Lately at the grocery store the green grapes have been remarkably big — with lengths about 1.5”, or about the same as the diameter of a ping pong ball; and they are plump, shaped similar to a watermelon (much smaller of course); and they are tight — with tight skin, and the inside “meat” is firm and perky.
I remember being a kid in the 1970s and my parents getting excited over Thompson seedless grapes, at 1 to 2 grams per. But today’s grapes are so much bigger, it’s like comparing Arnold Schwarzenegger to his “twin brother” Danny DeVito in the 1988 comedy movie Twins (gImages).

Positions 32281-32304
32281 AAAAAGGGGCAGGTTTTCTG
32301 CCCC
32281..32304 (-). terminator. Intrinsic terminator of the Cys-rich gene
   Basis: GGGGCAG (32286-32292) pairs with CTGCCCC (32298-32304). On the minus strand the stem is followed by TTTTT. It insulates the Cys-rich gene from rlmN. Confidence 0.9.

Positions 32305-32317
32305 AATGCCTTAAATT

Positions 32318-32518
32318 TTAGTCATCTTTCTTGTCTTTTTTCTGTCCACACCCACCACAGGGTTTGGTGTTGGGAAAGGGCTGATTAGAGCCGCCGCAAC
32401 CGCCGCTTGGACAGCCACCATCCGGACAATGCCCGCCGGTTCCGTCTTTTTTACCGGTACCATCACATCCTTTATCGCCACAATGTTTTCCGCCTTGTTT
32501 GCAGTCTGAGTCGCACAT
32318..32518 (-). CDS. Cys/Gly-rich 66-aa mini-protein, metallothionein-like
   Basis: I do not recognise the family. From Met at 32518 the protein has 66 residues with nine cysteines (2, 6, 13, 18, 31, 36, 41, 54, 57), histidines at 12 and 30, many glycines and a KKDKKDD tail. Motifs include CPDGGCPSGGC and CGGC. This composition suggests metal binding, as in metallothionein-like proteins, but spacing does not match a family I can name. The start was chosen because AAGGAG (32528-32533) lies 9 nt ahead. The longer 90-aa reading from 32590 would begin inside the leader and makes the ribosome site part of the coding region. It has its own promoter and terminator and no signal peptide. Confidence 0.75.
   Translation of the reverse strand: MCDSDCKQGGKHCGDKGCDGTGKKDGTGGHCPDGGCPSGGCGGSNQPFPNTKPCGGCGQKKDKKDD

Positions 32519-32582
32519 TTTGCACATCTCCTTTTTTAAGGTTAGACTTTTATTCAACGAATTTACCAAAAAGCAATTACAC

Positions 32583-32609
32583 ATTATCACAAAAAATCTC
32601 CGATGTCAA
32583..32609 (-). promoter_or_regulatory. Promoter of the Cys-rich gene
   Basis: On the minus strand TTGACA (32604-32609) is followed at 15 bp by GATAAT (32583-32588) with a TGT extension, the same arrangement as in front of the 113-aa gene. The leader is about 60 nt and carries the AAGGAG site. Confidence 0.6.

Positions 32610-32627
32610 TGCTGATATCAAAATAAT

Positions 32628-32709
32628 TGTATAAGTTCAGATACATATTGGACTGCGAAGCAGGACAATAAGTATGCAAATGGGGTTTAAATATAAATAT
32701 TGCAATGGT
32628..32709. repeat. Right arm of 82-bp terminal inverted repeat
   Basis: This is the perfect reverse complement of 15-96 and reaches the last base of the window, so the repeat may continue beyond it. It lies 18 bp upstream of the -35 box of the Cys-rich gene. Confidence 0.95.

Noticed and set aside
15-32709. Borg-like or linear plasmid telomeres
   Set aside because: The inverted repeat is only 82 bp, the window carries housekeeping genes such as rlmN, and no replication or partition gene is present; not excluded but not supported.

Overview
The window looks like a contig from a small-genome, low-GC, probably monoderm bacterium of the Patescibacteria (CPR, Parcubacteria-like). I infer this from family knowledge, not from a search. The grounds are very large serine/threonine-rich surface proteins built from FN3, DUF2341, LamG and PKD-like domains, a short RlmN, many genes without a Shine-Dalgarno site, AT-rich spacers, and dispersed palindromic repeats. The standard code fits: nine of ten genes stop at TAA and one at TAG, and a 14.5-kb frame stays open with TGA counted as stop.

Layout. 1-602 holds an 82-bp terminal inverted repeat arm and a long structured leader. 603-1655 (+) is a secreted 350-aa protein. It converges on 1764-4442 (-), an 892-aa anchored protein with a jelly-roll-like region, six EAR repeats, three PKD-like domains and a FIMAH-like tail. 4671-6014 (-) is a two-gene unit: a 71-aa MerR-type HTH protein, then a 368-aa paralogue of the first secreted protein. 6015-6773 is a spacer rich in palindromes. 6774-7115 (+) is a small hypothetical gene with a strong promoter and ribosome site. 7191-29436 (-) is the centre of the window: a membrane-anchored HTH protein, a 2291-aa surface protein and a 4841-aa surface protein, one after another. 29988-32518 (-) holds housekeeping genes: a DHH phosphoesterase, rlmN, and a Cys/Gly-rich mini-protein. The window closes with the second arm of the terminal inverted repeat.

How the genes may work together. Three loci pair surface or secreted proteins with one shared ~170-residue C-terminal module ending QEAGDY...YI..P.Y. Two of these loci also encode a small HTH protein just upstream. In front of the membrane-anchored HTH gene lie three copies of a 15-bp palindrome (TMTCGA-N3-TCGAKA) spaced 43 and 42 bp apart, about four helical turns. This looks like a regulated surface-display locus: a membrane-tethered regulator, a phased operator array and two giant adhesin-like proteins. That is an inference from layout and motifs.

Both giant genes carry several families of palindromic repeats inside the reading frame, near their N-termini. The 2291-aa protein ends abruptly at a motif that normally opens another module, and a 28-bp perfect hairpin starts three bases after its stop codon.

I searched this and found this NPR article, We Like 'Em Big And Juicy: How Our Table Grapes Got So Fat, that describes some techniques — girdling of the phloem while keeping the xylem unimpeded, a practice dating at least as far back as Aristotle‘s successor, Theophrastus, and mentioned by Shakespeare; and hormone therapy with gibberellic acid; and Autumn King grapes.
10 grams each! Is there anything else going on here besides what’s mentioned in that article? That article is dated Mar 2013 so it’s getting close to six years old. There might be newer techniques.